I think it might finally be time to lean in.  I’m ready to pray and process, to think and grow.  I’m going to need to find some silence, because my pastor has said it, my therapist has said it, my home church has said it, and my current book choice (which I’ve wanted to read for a LONG time) is saying it…. and my soul is crying from somewhere way deep down saying “please!  yes!  yes to this but not yes to everything that’s thrown your way!”  In Present Over Perfect, Shauna Niequist talks about how we’re the only ones who get to control what our lives turns out like in this way.  So if it’s frantic and hurried, frenetic and stressed, too stretched to really be enjoyable…. that’s no one’s fault but mine.  My soul is ready for winter to end.  My soul is ready to bloom and thrive and flourish like it’s summer, but I suspect it can only do that if I give it space to.  I think I need to give it some silence.  I think it needs room to breathe.

I Will Not Fear


Fear has been a topic that’s been following me around lately.

We’ve done sermons on it at church.
I’ve read a book about it (Fierce Faith by Alli Worthington ~ fantastic book!).
I’ve had conversations with friends about it because lately it seems my life is a wee bit characterized by it.

I was given the opportunity to read and review a book called “I Will Not Fear” ~ A book written by a lady named Melba Patillo Beals.  She was one of the nine African American students chosen to integrate into Central High School in Little Rock, Arkansas.  I can’t imagine what life would have been like — to have felt so unwanted, so other, so less than… and such fear!  I have studied American history, and I am aware of the records of what it was like in the 50s and 60s, leading to the Civil Rights movement.  I’ve read of the Klan, of the death threats….. but what I hadn’t read, until now, was someone’s first hand account.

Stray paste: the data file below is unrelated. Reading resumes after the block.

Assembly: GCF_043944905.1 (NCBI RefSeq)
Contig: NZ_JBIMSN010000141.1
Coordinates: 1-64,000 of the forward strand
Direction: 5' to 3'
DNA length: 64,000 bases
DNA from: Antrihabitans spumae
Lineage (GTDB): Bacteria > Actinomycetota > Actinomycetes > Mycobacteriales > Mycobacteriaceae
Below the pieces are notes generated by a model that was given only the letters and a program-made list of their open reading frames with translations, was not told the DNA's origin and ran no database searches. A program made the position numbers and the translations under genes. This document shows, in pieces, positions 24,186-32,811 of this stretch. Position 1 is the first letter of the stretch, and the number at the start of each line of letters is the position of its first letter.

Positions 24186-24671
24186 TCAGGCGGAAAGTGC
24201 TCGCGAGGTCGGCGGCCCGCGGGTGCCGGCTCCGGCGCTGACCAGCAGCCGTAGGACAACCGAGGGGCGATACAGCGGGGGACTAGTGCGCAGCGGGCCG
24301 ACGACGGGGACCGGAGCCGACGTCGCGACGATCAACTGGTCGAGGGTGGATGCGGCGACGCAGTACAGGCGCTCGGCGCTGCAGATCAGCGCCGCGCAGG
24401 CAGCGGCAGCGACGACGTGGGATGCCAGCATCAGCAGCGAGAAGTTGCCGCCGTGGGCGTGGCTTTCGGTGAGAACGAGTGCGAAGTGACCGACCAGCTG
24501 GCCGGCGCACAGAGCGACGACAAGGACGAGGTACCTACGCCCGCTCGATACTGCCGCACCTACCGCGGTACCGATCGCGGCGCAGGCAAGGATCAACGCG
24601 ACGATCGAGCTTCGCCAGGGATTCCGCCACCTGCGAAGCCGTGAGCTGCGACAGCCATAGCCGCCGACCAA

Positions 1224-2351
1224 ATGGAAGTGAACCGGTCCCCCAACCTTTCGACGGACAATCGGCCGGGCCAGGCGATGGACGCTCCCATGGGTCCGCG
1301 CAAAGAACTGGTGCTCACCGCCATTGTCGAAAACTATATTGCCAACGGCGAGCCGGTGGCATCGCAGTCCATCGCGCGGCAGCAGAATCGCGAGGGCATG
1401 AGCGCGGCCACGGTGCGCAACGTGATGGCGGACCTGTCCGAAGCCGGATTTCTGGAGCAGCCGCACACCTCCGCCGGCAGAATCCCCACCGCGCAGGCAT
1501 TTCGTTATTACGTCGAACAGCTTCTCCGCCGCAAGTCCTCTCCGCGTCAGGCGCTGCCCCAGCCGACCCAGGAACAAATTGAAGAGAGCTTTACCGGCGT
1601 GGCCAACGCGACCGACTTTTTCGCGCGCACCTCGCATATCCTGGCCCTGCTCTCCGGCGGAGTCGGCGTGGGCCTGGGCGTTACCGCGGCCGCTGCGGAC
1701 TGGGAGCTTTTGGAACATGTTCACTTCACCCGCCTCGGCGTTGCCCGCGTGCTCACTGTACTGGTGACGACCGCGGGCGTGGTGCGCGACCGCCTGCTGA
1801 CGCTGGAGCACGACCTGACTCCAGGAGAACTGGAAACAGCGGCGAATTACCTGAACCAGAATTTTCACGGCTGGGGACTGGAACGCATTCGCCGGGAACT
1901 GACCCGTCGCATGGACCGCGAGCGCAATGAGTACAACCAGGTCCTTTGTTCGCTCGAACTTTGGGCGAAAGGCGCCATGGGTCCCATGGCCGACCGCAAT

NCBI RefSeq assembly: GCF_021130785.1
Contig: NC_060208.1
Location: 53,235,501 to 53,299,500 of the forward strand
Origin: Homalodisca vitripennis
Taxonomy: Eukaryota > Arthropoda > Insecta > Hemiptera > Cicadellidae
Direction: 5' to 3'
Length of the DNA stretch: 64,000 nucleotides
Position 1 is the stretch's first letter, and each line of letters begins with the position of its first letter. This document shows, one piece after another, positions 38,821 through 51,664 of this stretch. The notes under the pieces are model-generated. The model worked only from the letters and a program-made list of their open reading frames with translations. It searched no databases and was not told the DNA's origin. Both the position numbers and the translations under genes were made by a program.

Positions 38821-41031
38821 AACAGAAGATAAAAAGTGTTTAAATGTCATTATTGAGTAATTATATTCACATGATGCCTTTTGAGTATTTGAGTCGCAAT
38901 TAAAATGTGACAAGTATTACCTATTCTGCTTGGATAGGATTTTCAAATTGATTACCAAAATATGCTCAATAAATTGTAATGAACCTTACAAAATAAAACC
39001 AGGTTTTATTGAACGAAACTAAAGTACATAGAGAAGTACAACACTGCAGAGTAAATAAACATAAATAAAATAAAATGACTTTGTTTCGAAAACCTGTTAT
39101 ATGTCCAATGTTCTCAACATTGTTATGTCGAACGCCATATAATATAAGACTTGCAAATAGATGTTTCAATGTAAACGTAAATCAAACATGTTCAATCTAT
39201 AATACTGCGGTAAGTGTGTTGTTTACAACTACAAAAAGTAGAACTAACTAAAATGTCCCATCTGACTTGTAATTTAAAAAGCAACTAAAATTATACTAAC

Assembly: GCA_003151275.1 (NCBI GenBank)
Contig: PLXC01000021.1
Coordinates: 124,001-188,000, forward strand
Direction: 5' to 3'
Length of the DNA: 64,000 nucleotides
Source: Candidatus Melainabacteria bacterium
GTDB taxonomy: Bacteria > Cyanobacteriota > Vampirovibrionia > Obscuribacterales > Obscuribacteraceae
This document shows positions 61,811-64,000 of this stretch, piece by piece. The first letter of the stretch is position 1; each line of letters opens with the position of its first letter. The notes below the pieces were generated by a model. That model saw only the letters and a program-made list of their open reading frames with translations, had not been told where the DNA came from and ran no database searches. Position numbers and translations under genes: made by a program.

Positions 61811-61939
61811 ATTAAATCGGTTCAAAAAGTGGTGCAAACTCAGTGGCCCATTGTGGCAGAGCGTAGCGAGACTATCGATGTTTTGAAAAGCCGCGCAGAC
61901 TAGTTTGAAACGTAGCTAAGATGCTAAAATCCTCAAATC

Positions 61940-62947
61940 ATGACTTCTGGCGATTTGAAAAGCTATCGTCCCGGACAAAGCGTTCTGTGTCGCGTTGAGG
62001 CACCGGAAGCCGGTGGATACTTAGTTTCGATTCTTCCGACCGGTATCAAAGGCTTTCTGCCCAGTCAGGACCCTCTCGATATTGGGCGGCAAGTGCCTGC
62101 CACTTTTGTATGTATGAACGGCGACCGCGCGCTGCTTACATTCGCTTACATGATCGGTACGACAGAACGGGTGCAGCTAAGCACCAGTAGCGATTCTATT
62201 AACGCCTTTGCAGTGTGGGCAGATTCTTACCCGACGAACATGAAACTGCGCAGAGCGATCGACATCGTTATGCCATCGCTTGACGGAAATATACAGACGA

This book will grab you and make you hold on tight.  The story this woman tells of how she was a “first” at so many things in her life — trying to integrate into a society that thought segregation was the only way to live, going to university, going to grad school, being a single mom, getting jobs where she felt “other” not only because of her skin colour but also because of her gender — it’ll grip you.

I know I’ve experienced a great deal of fear in my life, but as I read this I realized I’ve really had very little to actually be afraid of.  That’s not the point of the book, however, because Melba offers the wisdom she learned from her Grandmother throughout, and with every story of some sort of atrocious experience that would surely knock my foundation down at the knees, she tells of how she trusted God, trusted Jesus, and lived as though the protection of God were real (and it is)!

One of my favourite parts of the book, and what I found most encouraging, were the little nuggets of summary that she included at the end of each chapter.  My story may not resemble that of Melba Patillo Beals’ in any way.  I’ll never know what it’s like to live her story.  But I do know what it’s like to live mine, and fear has no place here either.  I can take just as much encouragement from her words, and from how she did not bow to fear, as anyone else can.

“… no matter what threatening evidence appears to be true, we need not fear because God is always beside us.” (p. 165)

“As complex and dangerous as a predicament may be, God is as close as our skin.  Although peril feels like forever, God is here now.  He will guide us through the jungle of fear, if we only listen and obey.” (p. 189)

I highly recommend this book.  It’s not long, only 200 pages, so it’s a short read.  And it’s written in a way that leaves you wanting to hear more of Melba’s story, to know that it comes to a happy ending just like we always wish.  Melba Patillo Beals is a remarkable woman of faith, and we would all do well to stand in the face of adversity and fear like she did and declare “not today.”

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Book was provided courtesy of Baker Publishing Group and Graf-Martin Communications, Inc.

Free of Me


It’s not about you.

And how often do I make EVERYTHING about me?